Inspired & Motivated by 'Think like a Monk'


read all the way to the bottom for some pretty pictures


Think Like a Monk By Jay Shetty 

If you haven't read or listened to this book I highly recommend. It may change the way you view and perceive life. After spending some time in Thailand myself, I can truly say that the way of life in the Buddhism culture is incredible. Being a monk and what Jay has learnt in his life journey underpins the foundation of this book. Jay shows us how we too can implement a calmer, freer and happier way of life that being a monk promotes, into our daily lives.

 

SPOT, STOP, SWAP.

when it comes to negative thoughts this concept is about...

  • SPOT your thoughts, actions and emotions.
  • STOP thinking what you are thinking and realise what doesn't serve you.
  • SWAP the negative thoughts with something more positive or that does serve you.

Minimising negative thoughts is very important as recent studies have linked negativity to a decreased hippocampus, which is in the centre of our brain and controls many functions such as; regulating learning, memory, spatial navigation and much more. These studies have seen that with a decreased hippocampus size due to an increase in negativity, these people also experience more sickness and general health issues. 

Negativity is literally tied to overall bodily health. So get SPOT, STOP & SWAPPING those negative thoughts!

 

The idea of Forgiveness. 

 Forgiveness has been linked to lower blood pressure and cortisol levels (stress). That is why it is important that we forgive and let go of these feelings that are stored in our bodies and in our minds. Jay mentions the idea of transformational forgiveness, which is forgiving without the need for anything in return. An important skill to learn and to work on. When we forgive via transformational forgiveness we release ourselves from the stress and anger that holding onto the pain and anger towards someone or something. This releases more energy to you, and life, once you let go you will feel lighter and happier. But in order to let go you have to create a safe space for yourself, you must forgive yourself in order to forgive others. 

 

Intentions, Values and Life. 

Intentions reveal values, take an intention you have and ask yourself why you want that, why do you have this intention. Keep asking yourself this until you get to the root cause. 

Exercise: 

To Do List: 

  • A list of items that lead you to become who you are and who you want to be, or what you want. 
  • These are things you must do to become that person.
  • These can be checked off. 

To Be List: 

  • Reminder that achieving your goals with intention lives up to the values of those goals.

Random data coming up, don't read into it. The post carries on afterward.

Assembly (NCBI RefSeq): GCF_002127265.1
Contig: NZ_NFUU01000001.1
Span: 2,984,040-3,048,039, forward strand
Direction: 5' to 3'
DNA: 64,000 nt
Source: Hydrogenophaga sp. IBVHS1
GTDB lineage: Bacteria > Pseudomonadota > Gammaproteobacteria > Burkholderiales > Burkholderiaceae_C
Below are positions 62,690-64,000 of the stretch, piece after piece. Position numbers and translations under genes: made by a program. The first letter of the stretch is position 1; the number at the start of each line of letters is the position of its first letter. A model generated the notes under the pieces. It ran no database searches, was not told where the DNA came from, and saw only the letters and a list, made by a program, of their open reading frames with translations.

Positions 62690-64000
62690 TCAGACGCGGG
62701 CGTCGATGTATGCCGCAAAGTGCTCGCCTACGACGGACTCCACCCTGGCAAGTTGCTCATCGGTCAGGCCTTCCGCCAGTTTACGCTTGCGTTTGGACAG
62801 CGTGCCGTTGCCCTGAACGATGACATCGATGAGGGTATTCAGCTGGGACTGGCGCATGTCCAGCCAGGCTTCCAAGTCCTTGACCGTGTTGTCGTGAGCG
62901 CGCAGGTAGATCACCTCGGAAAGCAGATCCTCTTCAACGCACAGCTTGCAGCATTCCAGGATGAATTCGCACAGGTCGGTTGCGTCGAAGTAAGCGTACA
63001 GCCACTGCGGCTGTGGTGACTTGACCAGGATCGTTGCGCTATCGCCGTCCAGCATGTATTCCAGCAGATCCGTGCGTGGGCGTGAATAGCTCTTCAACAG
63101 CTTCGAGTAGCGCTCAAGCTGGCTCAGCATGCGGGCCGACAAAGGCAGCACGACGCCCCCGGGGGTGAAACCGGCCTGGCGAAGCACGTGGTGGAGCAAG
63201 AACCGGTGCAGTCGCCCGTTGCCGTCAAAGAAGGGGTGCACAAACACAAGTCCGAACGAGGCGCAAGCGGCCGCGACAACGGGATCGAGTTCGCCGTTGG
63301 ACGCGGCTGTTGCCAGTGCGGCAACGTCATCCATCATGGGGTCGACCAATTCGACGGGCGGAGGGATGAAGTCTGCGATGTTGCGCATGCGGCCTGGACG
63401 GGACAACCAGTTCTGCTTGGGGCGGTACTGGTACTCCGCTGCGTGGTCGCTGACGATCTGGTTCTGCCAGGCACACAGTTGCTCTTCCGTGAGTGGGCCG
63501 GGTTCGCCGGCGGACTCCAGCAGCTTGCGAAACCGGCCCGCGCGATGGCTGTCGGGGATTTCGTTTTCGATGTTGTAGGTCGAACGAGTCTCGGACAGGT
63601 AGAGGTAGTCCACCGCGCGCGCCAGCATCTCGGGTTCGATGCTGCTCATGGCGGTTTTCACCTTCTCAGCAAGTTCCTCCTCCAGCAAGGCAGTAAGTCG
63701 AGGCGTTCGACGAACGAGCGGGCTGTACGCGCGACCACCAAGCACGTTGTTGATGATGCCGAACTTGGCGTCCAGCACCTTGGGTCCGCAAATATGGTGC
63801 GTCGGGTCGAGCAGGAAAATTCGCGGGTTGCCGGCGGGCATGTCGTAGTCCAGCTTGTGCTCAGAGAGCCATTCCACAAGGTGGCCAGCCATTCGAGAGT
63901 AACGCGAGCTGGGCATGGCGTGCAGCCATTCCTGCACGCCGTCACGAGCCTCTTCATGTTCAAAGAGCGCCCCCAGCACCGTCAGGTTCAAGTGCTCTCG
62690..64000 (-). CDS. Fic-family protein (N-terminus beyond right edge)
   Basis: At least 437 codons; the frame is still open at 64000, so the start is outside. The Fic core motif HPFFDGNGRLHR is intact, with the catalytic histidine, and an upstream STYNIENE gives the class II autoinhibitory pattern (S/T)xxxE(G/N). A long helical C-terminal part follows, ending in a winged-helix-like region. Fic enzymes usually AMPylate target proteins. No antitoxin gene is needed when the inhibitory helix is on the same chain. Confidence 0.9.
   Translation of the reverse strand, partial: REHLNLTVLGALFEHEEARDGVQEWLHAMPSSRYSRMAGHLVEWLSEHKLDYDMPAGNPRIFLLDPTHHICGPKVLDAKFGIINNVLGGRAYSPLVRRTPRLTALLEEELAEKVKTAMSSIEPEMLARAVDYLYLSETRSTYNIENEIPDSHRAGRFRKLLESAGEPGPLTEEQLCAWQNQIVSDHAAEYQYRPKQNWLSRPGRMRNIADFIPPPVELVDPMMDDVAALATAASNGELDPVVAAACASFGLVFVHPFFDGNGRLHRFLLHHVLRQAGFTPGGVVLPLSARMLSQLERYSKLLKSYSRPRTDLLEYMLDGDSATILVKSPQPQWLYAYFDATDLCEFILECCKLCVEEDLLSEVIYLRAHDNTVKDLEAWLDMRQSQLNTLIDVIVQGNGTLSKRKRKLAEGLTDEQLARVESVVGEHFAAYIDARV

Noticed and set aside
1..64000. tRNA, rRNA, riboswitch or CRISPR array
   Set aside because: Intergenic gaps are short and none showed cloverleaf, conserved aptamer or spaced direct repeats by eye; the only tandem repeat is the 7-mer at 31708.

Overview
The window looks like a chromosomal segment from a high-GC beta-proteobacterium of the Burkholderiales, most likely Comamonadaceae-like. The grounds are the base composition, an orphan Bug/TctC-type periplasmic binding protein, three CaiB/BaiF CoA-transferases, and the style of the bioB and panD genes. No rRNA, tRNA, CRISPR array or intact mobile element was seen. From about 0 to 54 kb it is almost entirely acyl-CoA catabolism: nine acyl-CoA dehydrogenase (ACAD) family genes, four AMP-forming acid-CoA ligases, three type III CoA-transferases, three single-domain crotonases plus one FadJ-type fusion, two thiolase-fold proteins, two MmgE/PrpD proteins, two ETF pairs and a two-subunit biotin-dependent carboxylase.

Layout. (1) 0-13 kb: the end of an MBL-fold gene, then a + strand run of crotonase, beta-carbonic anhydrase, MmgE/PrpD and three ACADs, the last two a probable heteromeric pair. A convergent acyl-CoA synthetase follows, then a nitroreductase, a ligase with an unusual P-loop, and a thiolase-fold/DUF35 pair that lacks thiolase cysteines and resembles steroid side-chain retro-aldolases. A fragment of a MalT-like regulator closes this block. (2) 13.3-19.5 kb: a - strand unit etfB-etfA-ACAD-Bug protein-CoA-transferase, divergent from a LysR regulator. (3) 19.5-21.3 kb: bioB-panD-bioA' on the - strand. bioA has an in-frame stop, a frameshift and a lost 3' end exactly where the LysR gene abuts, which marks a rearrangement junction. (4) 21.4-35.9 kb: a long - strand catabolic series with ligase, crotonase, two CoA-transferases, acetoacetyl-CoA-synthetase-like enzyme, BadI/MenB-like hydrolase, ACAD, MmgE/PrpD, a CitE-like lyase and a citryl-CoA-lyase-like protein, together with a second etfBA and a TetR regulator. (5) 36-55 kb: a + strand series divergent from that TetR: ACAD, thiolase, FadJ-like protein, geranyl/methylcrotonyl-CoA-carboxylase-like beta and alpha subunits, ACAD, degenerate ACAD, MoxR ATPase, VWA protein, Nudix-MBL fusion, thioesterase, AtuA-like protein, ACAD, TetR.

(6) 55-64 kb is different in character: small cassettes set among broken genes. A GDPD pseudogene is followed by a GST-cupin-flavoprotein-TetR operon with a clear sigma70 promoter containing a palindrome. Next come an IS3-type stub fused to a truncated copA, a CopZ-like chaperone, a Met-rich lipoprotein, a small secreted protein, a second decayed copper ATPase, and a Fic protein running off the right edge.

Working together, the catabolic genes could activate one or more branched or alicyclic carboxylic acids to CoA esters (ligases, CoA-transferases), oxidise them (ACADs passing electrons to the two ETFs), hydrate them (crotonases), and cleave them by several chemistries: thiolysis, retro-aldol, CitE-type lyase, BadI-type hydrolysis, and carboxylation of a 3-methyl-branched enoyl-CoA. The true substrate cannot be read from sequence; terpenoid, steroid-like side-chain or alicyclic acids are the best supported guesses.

• These are the values you want to uphold in your life. It is who you want to be.
  • Cannot be checked off.

 

Confidence, Monks, Ego.

Ego is something we cling to so we can give ourselves confidence via a false perception of who we are. Therefore, we use judgement of ourselves and others, to feed our ego. Next time you want to judge someone, think to yourself, why did you say that, is this actually a reflection of you?

Someone who is self confident and loves themselves inspires respect from others. Monks strive to love everyone and themselves equally. When outside of silence, they only speak when their words will serve a positive place in the space. 

 

Why chant AUM?

A U M each sound embodies a different state. The vibrations from a u m has been shown to increase the vagus nerve. Which basically means that it can decrease inflammation and increase your mood. The vagus nerve links your brain to your digestive system and your organs. Therefore, AUM can help calm one of the brains emotional centres and your bodies functions. 

 

Selfless but why?

"The ignorant work for their own profit. The wise work for the goodness of the world." The highest purpose is to live in service, service is the central role that should play in all of our lives. We are all limited by the pressure and needs of our own work and lives, we want to solve our own issues first. When we are struggling day to day, emotionally, physically and mentally, it is hard to think about being selfless. But selflessness is important, because in being selfless we heal ourselves. 

In a monk's life they think they go to the monastery to gain something for themselves. But if their vocation is genuine, they then learn they have not come to the monastery to take, but actually to give. 

Studies have found that people who work on improving and helping others lives, were less likely to have anxiety and depression, when compared to those who were focused on themselves. The act of giving activates the pleasure centres of the brain. 

Nature is important.

Essentially we are nature, it surrounds us. If you look closely and carefully nature is always serving. For example; Trees live solely for the benefit of others. 

Your Future Self.

  1. Write down everything you are chasing right now.
  2. Then look at this list and ask yourself where these come from. Is it from you? Or is it from an external force?
  3. Do you still want to chase what you are currently chasing?

 

A lot of the mental health, gratitude and parts of the goal setting in the Daily Diary for Success links to this book and this way of life, to promote health, happiness and value in your life. 

 

Hope you enjoyed reading a bit about 'Think like a Monk.' It was a fascinating book and is truly interesting to read and try understand different cultures and ways of life. I personally have implement a few of these life skills into my own life, and can say that it does make a difference. 

Anyway, I started learning Post Grad in Psychotherapy this week, so some interesting blogs and possible therapy tips and understanding will be coming your way soon. 

enjoy these 2 photos from my time in Thailand.   

Sav x

 

 


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